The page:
September 29, 2021
Three Proposals for Chicago’s James R. Thompson Center Delight in Postmodern Possibility
“We aim to reintroduce a historically-significant building to the public and emphasis its second life through re-adaptive strategies,” adds Rubio. The idea-based call received 60 proposals from firms across five countries to transform the bulbous glass-and-steel building. A seven-member jury, which was comprised of world-renowned architects such as Thomas Heatherwick, Peter D. Cook, Mikyoung Kim, and Carol Ross Barney, anonymously evaluated seven finalists. Proposals from Chicago and Philadelphia-based Eastman Lee Architects, Perkins & Will’s Chicago office, and the local outfit Solomon Cordwell Buenz were announced as three equal winners on September 13th.
As a speculative project, the sky was the limit in rethinking this iconic, yet flawed architectural marvel. Committed to conceptual flair, Jahn was not necessarily preoccupied with energy consciousness and practicality (nine suicide cases have been recorded in the building’s sky-lit atrium). The curved single-paned glass panels fail in insulation, which results in high energy consumption and electricity bills as monumental as the building itself. “Maintaining this building is costly,” admits Rubio, and the winning entries honor Jahn’s vision with a utopian wit that delivers the necessary critique.
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Eastman Lee Architects’ Offset: The Vertical Loop, for example, taps into the structure’s play with exteriority. The proposal transforms the marble-floored atrium into a public park by removing the non-insulated panels. Upwards, each zoned differently, the seventeen floors provide different functions, from private residencies to public farming.
“The rumor has it that the employees used to wear bathing suits and open parasols inside the offices during summer months,” explains Rubio about the structure’s unintentional greenhouse effect. Public Pool by Perkins & Will’s local branch builds its thesis on this unintentional function and suggests a waterpark where strategically designed colorful water slides swirl across the open interior form.
“Whimsy is a tool that allows the audience to suspend disbelief temporarily and be enraptured by vibrant images that propose a near future,” says David Rader, an architect at Perkins & Will. “Architecture can be serious and fun—we used this opportunity to explore other types of public space that appeal to a wider demographic but have been less accepted by high design and architecture.” Eschewing the limitations of a development-based competition granted the team freedom to “deliver a design that is unhindered by real-world parameters that affect architectural design,” according to Rader. “The challenge is to strike a balance between conceptual purity and believability—you need both to resonate.”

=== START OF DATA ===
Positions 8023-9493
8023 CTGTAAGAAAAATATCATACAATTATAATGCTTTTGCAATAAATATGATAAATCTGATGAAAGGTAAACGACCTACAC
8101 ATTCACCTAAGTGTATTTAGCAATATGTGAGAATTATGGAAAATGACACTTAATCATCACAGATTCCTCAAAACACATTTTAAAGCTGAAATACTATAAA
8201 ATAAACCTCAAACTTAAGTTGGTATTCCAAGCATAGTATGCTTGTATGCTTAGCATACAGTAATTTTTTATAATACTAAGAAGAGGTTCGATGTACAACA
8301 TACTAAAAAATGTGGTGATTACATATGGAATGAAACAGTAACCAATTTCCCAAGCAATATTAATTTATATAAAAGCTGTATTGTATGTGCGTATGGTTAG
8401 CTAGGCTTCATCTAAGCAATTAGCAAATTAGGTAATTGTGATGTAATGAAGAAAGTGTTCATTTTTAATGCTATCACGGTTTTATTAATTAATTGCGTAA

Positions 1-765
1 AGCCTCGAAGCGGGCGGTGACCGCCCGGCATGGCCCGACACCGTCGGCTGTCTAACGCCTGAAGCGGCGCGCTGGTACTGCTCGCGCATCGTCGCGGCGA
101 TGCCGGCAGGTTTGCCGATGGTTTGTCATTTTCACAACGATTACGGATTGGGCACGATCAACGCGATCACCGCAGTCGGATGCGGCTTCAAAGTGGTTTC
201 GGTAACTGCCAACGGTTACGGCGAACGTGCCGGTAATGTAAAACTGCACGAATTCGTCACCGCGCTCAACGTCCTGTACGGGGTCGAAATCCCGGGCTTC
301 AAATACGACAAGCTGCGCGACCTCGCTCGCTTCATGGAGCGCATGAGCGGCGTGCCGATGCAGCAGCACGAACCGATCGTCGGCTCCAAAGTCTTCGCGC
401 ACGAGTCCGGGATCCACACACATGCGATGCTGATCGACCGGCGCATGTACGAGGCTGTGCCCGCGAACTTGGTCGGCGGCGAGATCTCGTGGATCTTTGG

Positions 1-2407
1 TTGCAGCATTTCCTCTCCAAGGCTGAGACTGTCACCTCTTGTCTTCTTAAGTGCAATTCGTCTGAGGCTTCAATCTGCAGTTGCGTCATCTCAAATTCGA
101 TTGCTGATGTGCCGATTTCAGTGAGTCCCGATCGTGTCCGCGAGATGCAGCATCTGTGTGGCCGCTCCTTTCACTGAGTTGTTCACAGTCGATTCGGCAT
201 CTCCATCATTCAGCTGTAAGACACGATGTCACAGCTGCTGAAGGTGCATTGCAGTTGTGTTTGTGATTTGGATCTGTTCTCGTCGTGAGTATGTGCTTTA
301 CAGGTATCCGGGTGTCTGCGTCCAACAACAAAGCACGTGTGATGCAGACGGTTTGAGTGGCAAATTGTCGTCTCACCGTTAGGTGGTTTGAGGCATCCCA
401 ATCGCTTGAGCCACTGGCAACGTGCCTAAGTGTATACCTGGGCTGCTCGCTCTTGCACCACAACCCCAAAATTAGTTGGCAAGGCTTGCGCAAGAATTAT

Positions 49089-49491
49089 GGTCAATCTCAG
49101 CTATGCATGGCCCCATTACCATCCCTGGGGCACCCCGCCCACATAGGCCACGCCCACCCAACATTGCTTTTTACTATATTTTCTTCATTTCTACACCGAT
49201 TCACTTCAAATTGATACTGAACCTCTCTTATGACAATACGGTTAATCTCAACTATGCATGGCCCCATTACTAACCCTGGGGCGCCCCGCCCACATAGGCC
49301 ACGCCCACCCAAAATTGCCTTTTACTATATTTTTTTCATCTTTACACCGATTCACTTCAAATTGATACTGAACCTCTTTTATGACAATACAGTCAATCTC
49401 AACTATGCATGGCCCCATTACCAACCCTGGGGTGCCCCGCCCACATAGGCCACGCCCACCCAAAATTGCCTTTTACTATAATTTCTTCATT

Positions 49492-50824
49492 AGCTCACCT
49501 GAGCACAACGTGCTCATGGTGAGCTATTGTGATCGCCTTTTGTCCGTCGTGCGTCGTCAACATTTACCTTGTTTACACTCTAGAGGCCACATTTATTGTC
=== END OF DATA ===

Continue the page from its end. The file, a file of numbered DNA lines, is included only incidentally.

A building with a twenty-year deferred maintenance bill, the James R. Thompson Center is currently a ghostly structure with vacant units that once catered to governmental agencies, such as DMV. Solomon Cordwell Buenz’s proposal, One Chicago School, celebrates the building’s civic nature with a future-looking promise, a public school. The prototype suggests the use of the atrium as an extension of the outdoor urban plaza for open air playground and garden. This reimagining also eliminates the existing air conditioning infrastructure with natural ventilation and biophilic green space. Following the administrative offices on the second floor, the ensuing levels host students of different grades, starting with the youngest on the third floor.
Jahn, who was a believer of the spectacle, had proposed a massive 110-story skyscraper to reform his design in 2015 upon developers’ initial interest in the building. His hyperbolic sketch now sits alongside the winning proposals in Chicago Architecture Center where the concurrent exhibition Helmut Jahn: Life + Architecture delves into the German-born Chicagoan’s legacy for the Windy City.
The next step for the organizers is to establish a think tank that they hope will influence the demolition planners to consider reuse. In addition to public programming with jury members and the winners, they hope to gather city officials and developers for a discussion in late October. The building’s fate, however, is still unclear.
After spearheading around 90 similar competitions at the Chicago Architectural Club, Rubio still believes in the impact of speculative design for change: “The goal is to understand why it has been built, what it has become, and why we should preserve it,” she says.
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